Keep Your List Clean

Just like brushing your teeth regularly stops your teeth falling out (hopefully), a regular cleaning of your list can help to reduce the chances your messages falling into the junk pile. Email addresses that bounce, inactive accounts and subscribers could all contribute to this. Nutshell recommend removing anyone that hasn’t opened an email from you in the last 12 months.

Include an Unsubscribe

Not only is this best practice, but it is actually law under the Can-Spam Act 2003 that subscribers are able to easily opt-out of your mailings. Aside from this it helps to increase good engagement and decrease bad, as you know that people who receive your emails actually want to receive them. Making them more likely to open and interact. As long as you are sending quality content.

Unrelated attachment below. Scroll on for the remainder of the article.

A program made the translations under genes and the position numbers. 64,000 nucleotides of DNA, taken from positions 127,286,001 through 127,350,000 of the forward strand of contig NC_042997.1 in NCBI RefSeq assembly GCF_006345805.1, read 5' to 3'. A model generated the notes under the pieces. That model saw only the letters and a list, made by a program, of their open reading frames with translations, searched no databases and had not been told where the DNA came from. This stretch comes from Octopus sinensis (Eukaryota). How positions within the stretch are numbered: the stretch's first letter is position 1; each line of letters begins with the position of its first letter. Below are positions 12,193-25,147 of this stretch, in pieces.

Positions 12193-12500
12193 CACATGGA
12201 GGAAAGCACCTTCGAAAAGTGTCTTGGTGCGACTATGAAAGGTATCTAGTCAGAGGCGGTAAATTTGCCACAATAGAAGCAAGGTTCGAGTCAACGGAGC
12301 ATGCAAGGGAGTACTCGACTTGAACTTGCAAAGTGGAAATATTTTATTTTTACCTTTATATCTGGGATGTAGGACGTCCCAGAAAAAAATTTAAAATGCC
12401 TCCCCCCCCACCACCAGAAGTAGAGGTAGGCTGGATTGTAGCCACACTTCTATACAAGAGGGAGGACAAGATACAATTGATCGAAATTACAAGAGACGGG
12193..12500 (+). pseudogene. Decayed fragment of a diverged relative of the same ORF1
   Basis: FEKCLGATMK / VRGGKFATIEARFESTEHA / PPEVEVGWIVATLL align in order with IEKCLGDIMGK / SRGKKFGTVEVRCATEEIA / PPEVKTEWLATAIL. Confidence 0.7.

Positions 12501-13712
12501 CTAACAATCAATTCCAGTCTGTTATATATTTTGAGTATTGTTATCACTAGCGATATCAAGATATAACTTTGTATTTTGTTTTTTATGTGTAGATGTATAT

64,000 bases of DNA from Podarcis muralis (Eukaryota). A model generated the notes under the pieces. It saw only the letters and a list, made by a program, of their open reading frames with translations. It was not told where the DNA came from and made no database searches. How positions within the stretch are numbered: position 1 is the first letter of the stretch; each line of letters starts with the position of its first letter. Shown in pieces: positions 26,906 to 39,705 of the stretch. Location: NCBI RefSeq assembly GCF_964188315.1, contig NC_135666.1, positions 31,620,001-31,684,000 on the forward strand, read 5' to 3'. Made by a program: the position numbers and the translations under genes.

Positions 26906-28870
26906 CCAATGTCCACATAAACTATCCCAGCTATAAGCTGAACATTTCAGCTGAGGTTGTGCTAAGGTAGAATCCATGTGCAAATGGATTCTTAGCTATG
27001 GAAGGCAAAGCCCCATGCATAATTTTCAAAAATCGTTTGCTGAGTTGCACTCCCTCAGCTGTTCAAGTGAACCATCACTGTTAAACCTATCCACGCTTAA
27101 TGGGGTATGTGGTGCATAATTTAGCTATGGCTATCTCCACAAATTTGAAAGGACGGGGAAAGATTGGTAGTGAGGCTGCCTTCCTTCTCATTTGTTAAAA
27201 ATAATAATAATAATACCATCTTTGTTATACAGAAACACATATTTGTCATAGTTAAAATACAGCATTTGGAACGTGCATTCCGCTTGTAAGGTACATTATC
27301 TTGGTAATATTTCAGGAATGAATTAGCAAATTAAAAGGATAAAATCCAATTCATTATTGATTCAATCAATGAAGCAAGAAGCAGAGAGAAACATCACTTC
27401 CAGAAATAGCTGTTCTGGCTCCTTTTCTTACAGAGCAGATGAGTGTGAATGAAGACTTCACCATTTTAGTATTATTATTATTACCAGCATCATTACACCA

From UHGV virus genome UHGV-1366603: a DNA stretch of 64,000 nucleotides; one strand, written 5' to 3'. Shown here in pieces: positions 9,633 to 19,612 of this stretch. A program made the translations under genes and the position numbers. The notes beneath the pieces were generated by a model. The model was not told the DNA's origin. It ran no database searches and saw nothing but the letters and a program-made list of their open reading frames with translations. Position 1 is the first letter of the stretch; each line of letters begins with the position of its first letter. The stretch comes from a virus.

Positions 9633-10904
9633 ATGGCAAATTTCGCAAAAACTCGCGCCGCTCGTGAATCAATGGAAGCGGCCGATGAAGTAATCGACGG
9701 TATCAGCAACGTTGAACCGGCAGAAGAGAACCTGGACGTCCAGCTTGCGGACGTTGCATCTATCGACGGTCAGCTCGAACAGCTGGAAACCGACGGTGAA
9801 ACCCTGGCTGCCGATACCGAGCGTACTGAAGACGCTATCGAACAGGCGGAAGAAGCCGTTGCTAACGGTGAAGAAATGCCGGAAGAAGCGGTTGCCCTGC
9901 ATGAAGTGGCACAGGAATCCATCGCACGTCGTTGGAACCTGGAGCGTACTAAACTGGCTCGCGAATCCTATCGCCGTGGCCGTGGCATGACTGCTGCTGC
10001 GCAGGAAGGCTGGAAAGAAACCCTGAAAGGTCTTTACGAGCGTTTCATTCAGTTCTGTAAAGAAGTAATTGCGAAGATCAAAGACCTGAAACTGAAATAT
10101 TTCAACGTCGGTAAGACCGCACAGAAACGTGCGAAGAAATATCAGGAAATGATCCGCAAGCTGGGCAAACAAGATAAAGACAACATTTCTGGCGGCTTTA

Check out the unsubscribe link at the bottom of  Mailchimp’ s emails:

Choose your Words Wisely

Avoid using spam trigger words in your subject line and main body of your message. These are words that have generally been associated with spam in the past so now the filters are on high alert for them.

Be Clear Who It’s From

The ‘From’ field in your email must make it clear who the email is coming from. According to Superoffice’s State of B2B Email Marketing Report 64% of subscribers open an email because of who it’s from, so make sure you get it right.

What the Future Holds

When people join your list, it could help to tell them when you will be sending them emails and what they will be about. Mailchimp recommends setting your campaigns up so readers can choose themselves what they would like to be sent.

Don’t Buy a List

Do not purchase an email list. Trying to sell to an audience that did not sign up to your companys messages specifically may result in low open rates and negative engagement.

The Goldilocks Syndrome